Woyzeck

Georg Büchner, adapted by Daniel Kramer
Gate, Notting Hill
(2004)

Woyzeck publicity image

One of Thea Sharrock's greatest successes during her time at Southwark Playhouse was Daniel Kramer's adaptation of Through the Leaves with Sir Simon Callow. It achieved a rare West End transfer and gained Sir Simon's acting partner Ann Mitchell a Best Actress nomination.

For the second production at the Gate under her leadership, Miss Sharrock has given Kramer rein to re-create a German classic, Woyzeck.

He is very much the auteur, adapting the script anachronistically using his sometimes too vivid imagination, with the assistance of a soundtrack featuring Elvis Presley supported by Dolly Parton and various German classical composers.

Kramer veers between many moments of imaginative genius to over-the-top affectation, commencing with an unforgettable initial tandem ride on a child's tricycle. We then see inter alia, a circus with human animals, burlesque and love and hate, as the eponymous military barber swiftly leaves behind obedience and an animal passion that constitutes his version of happiness.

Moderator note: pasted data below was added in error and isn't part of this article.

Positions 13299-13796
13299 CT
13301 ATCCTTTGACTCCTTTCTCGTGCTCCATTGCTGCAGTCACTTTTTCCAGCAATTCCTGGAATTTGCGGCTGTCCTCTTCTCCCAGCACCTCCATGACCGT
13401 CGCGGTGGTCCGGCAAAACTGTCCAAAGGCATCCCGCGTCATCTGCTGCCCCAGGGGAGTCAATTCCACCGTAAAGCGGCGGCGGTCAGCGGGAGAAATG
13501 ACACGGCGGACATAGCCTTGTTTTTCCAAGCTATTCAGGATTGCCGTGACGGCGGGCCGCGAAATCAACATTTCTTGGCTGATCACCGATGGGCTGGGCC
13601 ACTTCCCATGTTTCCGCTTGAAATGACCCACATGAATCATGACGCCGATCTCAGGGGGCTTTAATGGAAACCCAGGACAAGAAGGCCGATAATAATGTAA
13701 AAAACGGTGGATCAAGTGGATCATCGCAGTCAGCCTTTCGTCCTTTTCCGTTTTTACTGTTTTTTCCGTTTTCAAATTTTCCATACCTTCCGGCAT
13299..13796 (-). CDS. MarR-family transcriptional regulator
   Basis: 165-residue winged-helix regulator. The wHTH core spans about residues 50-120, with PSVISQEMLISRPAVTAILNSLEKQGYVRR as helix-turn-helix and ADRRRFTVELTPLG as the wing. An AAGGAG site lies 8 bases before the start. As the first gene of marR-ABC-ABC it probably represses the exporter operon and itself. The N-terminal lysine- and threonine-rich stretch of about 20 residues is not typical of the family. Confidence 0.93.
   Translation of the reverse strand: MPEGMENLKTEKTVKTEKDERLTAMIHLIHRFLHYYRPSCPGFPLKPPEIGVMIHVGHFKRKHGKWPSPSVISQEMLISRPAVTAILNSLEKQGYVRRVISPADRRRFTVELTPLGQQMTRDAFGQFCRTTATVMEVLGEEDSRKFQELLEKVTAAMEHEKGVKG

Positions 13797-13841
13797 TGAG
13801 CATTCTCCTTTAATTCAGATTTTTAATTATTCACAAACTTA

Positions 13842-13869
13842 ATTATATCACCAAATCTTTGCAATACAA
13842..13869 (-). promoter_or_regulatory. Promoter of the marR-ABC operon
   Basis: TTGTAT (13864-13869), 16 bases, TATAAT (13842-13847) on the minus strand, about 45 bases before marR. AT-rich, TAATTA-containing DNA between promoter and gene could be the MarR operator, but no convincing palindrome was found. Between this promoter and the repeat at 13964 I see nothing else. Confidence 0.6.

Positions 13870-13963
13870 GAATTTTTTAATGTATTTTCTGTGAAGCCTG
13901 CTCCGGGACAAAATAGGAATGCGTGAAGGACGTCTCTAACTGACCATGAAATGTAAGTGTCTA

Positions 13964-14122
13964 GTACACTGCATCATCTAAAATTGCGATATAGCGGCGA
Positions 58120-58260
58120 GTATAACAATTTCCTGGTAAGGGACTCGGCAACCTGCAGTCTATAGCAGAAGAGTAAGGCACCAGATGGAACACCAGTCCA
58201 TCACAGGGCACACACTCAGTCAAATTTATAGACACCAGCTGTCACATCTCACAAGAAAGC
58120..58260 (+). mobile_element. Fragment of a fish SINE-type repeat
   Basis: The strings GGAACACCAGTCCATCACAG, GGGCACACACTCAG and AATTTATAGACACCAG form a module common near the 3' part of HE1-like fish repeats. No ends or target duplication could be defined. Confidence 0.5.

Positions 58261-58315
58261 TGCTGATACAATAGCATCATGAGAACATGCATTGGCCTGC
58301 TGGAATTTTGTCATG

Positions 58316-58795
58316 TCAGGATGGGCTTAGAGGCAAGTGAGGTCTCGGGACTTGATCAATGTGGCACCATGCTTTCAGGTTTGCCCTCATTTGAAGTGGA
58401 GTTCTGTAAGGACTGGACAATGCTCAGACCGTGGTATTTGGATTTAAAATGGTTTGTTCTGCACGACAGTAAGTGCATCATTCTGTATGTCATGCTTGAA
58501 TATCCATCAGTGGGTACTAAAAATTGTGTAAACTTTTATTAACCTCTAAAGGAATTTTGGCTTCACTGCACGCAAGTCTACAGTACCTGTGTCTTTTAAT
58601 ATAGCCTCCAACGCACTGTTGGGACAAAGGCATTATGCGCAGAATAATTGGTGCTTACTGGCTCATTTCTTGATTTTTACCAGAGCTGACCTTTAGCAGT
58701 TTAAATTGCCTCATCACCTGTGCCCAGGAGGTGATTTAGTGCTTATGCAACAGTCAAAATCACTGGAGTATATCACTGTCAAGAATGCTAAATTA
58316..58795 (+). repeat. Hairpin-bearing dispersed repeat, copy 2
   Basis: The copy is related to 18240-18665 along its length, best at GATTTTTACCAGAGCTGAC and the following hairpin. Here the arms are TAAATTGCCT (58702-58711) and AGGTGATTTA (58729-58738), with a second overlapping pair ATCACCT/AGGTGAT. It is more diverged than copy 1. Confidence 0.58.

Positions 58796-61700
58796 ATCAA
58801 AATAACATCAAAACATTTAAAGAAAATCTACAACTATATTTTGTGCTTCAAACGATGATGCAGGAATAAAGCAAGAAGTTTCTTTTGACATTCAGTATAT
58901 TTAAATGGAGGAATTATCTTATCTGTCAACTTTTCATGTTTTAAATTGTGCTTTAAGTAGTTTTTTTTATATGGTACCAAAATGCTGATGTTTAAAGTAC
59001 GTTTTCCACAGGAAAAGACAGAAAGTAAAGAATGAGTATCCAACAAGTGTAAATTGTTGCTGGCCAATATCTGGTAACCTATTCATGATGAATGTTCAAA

From there he descends into his own (syphilitic) hell as Marie, his love and mother of his child, is seduced by a drum major. Soon Woyzeck's mind goes, even before he undergoes a graphic but beautifully realised assault at the hands of his cuckolder. At the last, very movingly, the fiery man drowns in a tank of water onstage.

The production is full of visual and aural fireworks but Büchner's political and human undercurrents are allowed to peek through. As a working soldier with a poor lover, money is short and the playwright denounces the class-ridden society that allows this. Eventually, despite the love that Woyzeck and Marie share, the only way to feed their son is for her to fall.

The Gate may not be a fashionable venue for awards judges but Edward Hogg's breathless performance as the increasingly shaky, speeded-up anti-hero deserves recognition. He gives so much of himself both mentally and especially physically that he will not need a gym membership during the run (no pun intended).

The support is strong with a moving performance from Myriam Acharki as Marie and comic ones from Josh Cole playing a grubby showman and Tony Guilfoyle, a transvestite army doctor.

The evening, though, belongs to the tremendous Edward Hogg and his adventurous director/adapter.

Reviewer: Philip Fisher